Prabowo leaving a May Day rally in Jakarta. (Antara Photo/Rivan Awal Lingga)

Prabowo's May Day Speech: Media Destroys Democracy


MAY 01, 2019

Jakarta. Presidential candidate Prabowo Subianto delivered a fiery speech at an International Workers' Day celebration in Jakarta on Wednesday, lambasting local media for not telling the truth about the presidential election and destroying Indonesia's democracy.

Prabowo attended the May Day celebration, organized by the All-Indonesian Workers' Union Confederation  (KSPSI), at the Indoor Tennis stadium, part of the Gelora Bung Karno Sports Complex, in Senayan, South Jakarta.

The former head of the Army's special forces (Kopassus), as reported by CNN Indonesia, quoted Abraham Lincoln's famous line in his speech, "You can fool all the people of the time and some of the people all the time, but you cannot fool all the people all the time."

Prabowo was alluding to quick count results of the presidential election, all of which showing him trailing way behind his rival, incumbent president Joko "Jokowi" Widodo.

The former general has independently claimed victory in the election at least four times and called on his supporters to inspect the real count by the General Elections Commission (KPU).

The KPU has already counted 58.71 percent of the total votes and currently the tally has Jokowi and his running mate Ma'ruf Amin leading by 55.99 percent against Prabowo and running mate Sandiaga Uno's 44.01 percent.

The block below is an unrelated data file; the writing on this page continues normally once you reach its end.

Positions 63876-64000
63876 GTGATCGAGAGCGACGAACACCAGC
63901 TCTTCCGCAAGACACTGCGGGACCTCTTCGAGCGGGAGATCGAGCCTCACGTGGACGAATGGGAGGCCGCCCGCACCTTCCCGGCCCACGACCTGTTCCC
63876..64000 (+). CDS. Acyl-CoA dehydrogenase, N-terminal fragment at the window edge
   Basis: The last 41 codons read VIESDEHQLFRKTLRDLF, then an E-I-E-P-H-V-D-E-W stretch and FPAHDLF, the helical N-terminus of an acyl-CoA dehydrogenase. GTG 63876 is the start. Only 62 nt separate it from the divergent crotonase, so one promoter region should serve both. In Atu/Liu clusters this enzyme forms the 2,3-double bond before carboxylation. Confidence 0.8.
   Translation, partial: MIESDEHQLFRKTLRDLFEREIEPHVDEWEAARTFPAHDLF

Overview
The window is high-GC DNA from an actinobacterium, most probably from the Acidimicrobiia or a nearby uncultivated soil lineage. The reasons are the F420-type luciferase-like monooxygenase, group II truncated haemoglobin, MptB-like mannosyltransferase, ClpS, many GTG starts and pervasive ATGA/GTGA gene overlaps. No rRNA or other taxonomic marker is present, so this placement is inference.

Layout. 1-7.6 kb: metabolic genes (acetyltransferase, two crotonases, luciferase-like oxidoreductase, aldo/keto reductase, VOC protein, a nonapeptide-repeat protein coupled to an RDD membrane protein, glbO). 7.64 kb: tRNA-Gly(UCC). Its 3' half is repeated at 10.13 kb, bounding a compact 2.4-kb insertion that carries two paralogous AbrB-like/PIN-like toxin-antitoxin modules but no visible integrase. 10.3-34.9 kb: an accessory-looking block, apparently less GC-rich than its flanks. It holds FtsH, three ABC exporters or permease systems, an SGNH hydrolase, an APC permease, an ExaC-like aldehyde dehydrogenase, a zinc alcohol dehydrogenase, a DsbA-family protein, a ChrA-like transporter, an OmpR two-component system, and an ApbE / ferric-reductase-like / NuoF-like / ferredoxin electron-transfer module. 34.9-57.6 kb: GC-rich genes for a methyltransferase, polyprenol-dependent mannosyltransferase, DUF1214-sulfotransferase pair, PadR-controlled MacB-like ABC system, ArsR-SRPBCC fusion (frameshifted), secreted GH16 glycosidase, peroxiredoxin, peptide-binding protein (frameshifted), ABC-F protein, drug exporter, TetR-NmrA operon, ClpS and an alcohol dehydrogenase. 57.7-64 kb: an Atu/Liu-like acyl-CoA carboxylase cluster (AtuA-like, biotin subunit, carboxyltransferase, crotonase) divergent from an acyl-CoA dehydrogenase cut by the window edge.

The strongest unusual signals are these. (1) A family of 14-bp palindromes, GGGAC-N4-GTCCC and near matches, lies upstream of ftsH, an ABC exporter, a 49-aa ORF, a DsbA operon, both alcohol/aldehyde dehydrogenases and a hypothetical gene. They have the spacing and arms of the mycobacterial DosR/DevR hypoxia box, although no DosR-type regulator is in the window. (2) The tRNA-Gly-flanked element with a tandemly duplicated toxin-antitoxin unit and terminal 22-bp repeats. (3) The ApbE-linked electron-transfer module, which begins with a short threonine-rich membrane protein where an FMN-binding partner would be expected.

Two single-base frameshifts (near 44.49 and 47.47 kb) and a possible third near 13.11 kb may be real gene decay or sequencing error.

"To the media people who dare coming here, I salute you, you will be recorded in history. But I am telling you, you are destroying democracy in Indonesia right now. I am telling it as it is. What is wrong is wrong, don't turn things around," he said.

Prabowo told workers in the audience that they are the backbone of Indonesia's economy. "All of you, workers, fishermen, you are the one who work hard for the people, the nation and the country. You spend all of your energy making a living for your family every day. You deserve to be called the backbone of Indonesia's economy," he said.

Indonesia, a country with a labor force of around 110 million, has enjoyed a stable macroeconomic growth in the past 15 years, having made a full recovery from the 1998 Asian economic crisis that tore down the country's economy.

However, despite the excellent macroeconomic condition, the informal sector still plays an important role in the Indonesian economy. There are no exact figures on how many people are employed in this sector, but around 55 to 65 percent of workers in Indonesia can be called informal and around 80 percent of them are in rural areas, working mostly in construction and agriculture.

Workers in the informal sector frequently suffer from job instability and get less benefit and protection at work — conditions that local labor unions have been fighting for years. One of their biggest demands is an end to outsourcing, often implemented by big corporations to reduce costs.